About a dozen St. Ambrose School students entered the art room and immediately went to work on their projects. Fifth-grader Isabella Petro added a background to her artwork using a wet-on-wet technique and winning praise from the teacher, Ann Wright.
Isabella, who thrives on her teacher’s positive approach, explained that she appreciates learning the technique and being creative. “I go with the flow and put my feelings on an art project,” she said. “I like to talk about my art when people ask questions.”
Wright is teaching beginning watercolor techniques as part of St. Ambrose School’s enhanced fine arts program offered during elective periods. Wright and the music teacher, Beth Wagner, both have a different topic for each quarter. Students may sign up per quarter for the classes. For the first quarter, the music teacher is doing beginning note reading and keyboarding, while the art teacher is teaching watercolor techniques.
The fine art electives help students realize the many gifts God has given them, St. Ambrose principal Michele Grellner said. Middle schools students are doing a gratitude journal and the virtue for the year is joy. “Part of that is looking for their gifts and talents — this opportunity really helps them bring that out,” she said.
The electives are offered on Tuesdays and Thursdays as an option instead of recess. Band instrument lessons are offered during the lunch periods on Tuesdays with Palmer music. Keyboarding and guitar lessons are after school. Choir is another option, with the students practicing after school on Wednesdays and leading music at Mass on Friday mornings.
Planning for adding additional fine arts opportunities besides the usual art and music classes began last year, especially adding a band program. The band program is for students in second through eighth grades and the other electives are fourth through eighth grades.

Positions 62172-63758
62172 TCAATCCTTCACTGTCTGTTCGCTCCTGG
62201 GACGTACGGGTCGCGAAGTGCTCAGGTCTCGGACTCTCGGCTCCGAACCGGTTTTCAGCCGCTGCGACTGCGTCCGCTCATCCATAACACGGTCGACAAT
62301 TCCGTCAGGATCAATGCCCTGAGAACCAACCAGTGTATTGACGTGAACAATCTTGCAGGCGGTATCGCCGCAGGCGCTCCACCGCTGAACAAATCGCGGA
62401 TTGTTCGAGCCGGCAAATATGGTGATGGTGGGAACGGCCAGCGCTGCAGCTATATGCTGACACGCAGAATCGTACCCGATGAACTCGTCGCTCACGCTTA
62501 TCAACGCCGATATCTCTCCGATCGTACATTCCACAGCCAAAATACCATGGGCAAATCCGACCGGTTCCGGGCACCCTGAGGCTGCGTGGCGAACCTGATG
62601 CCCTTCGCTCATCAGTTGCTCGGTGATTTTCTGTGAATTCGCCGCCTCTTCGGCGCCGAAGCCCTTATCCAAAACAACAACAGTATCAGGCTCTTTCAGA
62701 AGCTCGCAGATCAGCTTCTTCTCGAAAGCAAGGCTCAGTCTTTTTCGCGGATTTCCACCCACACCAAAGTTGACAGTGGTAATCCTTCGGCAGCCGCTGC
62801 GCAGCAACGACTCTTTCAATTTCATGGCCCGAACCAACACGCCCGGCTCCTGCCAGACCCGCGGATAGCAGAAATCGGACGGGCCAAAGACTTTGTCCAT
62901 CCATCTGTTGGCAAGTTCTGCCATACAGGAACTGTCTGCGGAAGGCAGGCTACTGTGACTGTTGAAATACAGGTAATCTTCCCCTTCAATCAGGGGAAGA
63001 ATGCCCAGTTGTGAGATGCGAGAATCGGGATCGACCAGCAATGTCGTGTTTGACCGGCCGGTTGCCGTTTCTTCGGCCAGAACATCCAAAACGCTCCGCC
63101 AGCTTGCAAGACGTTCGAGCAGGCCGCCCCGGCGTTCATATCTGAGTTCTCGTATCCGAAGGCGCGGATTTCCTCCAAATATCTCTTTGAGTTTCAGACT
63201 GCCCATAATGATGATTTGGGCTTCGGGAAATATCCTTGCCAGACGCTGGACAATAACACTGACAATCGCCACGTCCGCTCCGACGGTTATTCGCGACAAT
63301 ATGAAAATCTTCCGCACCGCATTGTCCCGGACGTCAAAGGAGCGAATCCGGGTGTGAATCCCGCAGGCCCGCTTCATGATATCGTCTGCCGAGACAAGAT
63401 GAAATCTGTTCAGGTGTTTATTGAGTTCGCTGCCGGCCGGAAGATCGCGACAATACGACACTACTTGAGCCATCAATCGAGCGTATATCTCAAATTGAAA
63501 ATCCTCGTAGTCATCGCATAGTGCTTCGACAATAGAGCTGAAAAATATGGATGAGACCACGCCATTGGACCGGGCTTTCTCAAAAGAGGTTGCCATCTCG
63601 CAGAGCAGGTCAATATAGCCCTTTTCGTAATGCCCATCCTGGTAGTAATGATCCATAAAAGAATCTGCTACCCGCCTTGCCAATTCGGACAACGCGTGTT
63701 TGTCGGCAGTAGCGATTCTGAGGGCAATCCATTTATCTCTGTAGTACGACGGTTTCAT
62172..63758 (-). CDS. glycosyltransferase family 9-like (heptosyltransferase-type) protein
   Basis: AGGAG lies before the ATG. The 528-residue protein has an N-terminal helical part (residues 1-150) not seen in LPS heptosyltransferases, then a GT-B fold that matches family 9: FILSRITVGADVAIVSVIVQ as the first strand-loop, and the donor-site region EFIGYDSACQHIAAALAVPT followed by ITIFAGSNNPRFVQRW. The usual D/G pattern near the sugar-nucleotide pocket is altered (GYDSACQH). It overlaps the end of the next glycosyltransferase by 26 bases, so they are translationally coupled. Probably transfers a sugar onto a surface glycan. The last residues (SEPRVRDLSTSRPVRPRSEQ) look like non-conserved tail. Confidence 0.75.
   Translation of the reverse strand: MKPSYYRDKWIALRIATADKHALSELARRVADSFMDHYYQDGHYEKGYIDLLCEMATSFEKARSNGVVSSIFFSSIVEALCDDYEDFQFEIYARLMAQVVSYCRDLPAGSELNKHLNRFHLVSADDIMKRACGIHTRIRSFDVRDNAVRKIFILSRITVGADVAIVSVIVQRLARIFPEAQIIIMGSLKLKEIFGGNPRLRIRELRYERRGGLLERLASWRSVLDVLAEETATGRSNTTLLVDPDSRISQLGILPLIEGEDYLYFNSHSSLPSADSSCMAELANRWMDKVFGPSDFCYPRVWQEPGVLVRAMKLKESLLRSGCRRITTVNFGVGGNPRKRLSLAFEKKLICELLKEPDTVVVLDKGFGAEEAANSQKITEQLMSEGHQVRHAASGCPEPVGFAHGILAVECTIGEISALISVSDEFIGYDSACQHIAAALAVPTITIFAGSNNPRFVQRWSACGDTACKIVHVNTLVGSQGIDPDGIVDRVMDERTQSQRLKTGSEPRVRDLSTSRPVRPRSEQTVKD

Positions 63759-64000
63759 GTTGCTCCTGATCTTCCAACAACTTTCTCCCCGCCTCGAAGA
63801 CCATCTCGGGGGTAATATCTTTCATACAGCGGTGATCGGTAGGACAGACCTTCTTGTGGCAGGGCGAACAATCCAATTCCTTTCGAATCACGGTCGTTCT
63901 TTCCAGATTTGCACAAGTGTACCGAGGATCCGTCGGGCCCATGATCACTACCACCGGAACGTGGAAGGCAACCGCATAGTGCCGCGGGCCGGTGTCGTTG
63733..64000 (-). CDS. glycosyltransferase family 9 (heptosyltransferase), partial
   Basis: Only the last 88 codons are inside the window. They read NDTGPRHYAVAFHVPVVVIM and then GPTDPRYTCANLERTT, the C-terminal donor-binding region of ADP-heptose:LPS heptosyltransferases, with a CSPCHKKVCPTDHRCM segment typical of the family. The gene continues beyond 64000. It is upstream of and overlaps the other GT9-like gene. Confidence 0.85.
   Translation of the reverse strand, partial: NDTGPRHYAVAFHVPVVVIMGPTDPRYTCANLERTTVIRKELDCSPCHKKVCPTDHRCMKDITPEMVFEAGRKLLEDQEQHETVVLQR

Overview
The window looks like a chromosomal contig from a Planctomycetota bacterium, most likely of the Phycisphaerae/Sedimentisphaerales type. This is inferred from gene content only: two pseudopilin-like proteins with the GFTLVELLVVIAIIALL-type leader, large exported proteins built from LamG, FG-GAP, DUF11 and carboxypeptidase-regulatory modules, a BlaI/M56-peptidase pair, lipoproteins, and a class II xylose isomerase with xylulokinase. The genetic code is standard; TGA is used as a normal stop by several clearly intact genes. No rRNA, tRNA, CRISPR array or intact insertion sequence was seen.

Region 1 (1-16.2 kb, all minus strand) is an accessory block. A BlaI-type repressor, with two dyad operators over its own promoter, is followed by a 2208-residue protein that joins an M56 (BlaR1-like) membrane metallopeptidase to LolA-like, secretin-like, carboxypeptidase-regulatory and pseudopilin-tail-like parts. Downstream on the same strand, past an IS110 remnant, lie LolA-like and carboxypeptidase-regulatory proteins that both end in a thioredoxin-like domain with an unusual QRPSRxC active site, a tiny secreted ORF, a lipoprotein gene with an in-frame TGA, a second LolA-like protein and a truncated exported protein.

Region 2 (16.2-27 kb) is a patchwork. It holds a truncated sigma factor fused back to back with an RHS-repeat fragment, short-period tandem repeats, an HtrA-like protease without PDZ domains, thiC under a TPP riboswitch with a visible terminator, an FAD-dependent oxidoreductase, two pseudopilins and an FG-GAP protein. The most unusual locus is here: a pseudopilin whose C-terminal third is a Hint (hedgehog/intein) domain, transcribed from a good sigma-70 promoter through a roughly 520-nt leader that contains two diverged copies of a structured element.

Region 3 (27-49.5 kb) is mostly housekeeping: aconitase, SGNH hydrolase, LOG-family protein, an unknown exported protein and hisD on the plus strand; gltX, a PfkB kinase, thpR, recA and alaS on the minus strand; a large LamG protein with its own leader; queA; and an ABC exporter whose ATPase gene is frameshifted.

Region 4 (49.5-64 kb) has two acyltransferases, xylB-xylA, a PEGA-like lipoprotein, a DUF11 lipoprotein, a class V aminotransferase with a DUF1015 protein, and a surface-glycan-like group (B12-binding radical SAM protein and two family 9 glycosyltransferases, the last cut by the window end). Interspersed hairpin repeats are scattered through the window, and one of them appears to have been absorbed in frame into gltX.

“It lets the kids shine, show their talents and learn new things,” said Grellner.
The future looks bright, Grellner said. Ballroom dancing, Italian folk music, show choir, weaving and more are in store later.
Choir members learn to sing songs in Italian and to use sign language.
Because most of the electives are offered during the school day, it doesn’t interfere with sports or other activities after school.
Fred Palmer Jr. teaches the band lessons. Working on a recent Tuesday with third-grade beginning trumpet player Oliver O’Blanc and fourth-grade beginning flute player Gabriella Pedroli, he provided tips on how to care for their instruments; how to sit properly when playing the instruments; how to count the beats in full, half and quarter notes; and how to get into a habit of practicing daily.
In the music class, the keyboard students already were making progress in reading and playing notes on the keyboard and piano. Wagner, their teacher, said “it’s a wonderful opportunity for these kids to do something that maybe their parents couldn’t afford to do after school.”
The art teacher, Wright, said she enjoys seeing the growth of the students in their creativity and their ability to express themselves artistically. “It’s a smaller group than an entire class. They are kids that are focused on the arts who enjoy the process and the extra time they have,” she said.
Wright speaks to students about how faith is always incorporated into the arts. “We want to live through Christ as an example,” she said.